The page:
There are so many things we take for granted.  Things are just so in our minds, because we have always believed them to be “just so“.

As writers it falls to us, sometimes, to be above common conceptions, and the more common misconceptions that much of our world that we know and trust are based upon.

You may not want, or need, one of your characters to be super-intelligent (seeming), but now and again your story arcs will require you to be better informed than your reader, whether or not you rub your reader’s nose in the fact of it.

Being able to bring to the fore some bit of arcane knowledge will often do the trick, but being aware of this or that fact is necessary for that to happen.

For example, if asked to list Roman Numerals from 1 to 12, in order, we would undoubtedly write: I, II, III, IV, V, VI, VII, VIII, IX, X, XI, XII, and we would of course be correct.  Or would we?

Yes, yes, those are correct Roman Numerals.  We learned them in school, and for most of us, thankfully, never had to attempt doing math using them.

But are they ALWAYS the correct representation of 1 through 12?

No.  In fact, they are not.

20 years or so, ago, you could have stated with some authority, that when it came to watches and clocks, the progression shown above is absolutely INCORRECT.  Now days, it is no longer true, and that is probably because of misguided complaints from customers.  It IS still true, however, that MOST watches and clocks which use Roman Numerals use the characters IIII instead of IV.  Yes, I know.  That can’t be right.  But if anyone in your household owns a clock or watch with a Roman Numeral face, the chances are VERY good that if you look at it, you’ll see IIII instead of IV for 4.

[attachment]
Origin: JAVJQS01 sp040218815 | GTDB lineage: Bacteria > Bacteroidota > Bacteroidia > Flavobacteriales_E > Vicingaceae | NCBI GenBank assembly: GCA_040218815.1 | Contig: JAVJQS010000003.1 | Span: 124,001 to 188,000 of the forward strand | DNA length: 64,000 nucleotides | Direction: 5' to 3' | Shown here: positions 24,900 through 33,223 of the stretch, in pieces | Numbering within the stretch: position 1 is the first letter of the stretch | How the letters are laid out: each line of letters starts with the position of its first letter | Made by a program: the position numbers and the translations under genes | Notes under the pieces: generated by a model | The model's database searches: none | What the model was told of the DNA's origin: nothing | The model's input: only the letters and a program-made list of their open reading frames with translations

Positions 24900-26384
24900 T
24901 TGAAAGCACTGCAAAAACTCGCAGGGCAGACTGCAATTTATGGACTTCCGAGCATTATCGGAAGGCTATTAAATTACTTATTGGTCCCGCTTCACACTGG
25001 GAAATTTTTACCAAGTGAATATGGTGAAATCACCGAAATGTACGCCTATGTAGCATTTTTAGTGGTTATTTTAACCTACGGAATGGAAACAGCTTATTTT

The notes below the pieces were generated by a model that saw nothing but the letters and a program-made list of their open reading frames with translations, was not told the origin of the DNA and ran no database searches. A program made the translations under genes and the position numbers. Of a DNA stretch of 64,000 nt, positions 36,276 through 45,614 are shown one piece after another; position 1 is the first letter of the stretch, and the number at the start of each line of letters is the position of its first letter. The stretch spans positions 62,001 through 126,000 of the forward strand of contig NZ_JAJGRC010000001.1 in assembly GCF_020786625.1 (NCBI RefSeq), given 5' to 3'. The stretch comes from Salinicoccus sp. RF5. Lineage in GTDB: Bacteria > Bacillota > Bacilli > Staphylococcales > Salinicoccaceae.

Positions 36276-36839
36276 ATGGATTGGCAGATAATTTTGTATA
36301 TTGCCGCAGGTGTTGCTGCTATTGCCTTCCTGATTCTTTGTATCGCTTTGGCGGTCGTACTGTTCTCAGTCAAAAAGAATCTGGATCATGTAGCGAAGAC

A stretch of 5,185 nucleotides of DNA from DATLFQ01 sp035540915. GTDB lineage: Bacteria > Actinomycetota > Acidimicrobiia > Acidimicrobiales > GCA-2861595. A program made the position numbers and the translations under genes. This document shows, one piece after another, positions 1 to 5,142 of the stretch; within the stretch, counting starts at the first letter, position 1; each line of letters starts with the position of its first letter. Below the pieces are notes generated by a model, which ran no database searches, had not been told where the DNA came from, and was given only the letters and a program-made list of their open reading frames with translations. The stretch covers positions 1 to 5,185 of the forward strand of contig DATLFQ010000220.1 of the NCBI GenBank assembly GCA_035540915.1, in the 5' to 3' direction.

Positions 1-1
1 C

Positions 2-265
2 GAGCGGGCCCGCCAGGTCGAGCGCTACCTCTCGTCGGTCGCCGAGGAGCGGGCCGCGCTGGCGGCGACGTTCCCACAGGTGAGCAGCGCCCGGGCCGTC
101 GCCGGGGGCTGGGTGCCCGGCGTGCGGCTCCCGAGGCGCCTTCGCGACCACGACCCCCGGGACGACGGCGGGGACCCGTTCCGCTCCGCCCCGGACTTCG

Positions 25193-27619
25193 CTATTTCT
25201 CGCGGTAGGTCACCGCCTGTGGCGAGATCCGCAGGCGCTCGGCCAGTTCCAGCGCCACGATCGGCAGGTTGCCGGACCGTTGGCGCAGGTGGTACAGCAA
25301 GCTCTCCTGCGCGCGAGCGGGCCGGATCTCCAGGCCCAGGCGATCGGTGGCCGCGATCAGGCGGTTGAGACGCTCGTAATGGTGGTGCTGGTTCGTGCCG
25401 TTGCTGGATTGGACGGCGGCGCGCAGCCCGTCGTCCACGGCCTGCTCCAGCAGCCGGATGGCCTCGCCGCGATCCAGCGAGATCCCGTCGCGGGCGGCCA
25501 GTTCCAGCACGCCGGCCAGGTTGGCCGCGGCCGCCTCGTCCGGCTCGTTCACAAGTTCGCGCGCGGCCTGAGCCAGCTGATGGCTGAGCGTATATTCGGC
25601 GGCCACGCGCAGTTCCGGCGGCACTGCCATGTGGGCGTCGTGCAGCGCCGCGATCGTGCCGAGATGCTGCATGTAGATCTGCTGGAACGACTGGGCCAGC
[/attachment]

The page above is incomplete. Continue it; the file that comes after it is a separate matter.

To be fair, as mentioned earlier, there is now a trend to use IV in place of IIII more and more often.  Frankly, that surprised me.  It turns out that I am victim, as we all are, from time to time, of knowing something to the point of being unobservant of the truth.

See, I was being rather snooty when I envisioned this post, knowing, as I did, that ALL Roman Numeral faced clocks and watches used IIII instead if IV.  It turns out to no longer be the case.  And while this is a fairly new turn of events (the older the clock or watch, the more likely it is to use IIII), the change almost got by me.

Paying attention makes the difference.  And that is a big part of our job as writers.

Standing in a room of 30 or more people wearing watches, the chances are still overwhelming that someone will have a Roman Numeral faced watch, and that they will not have noticed, no matter how long they have owned or been wearing it, that the four is represented IIII rather than IV.

Mostly we just don’t pay attention at that level.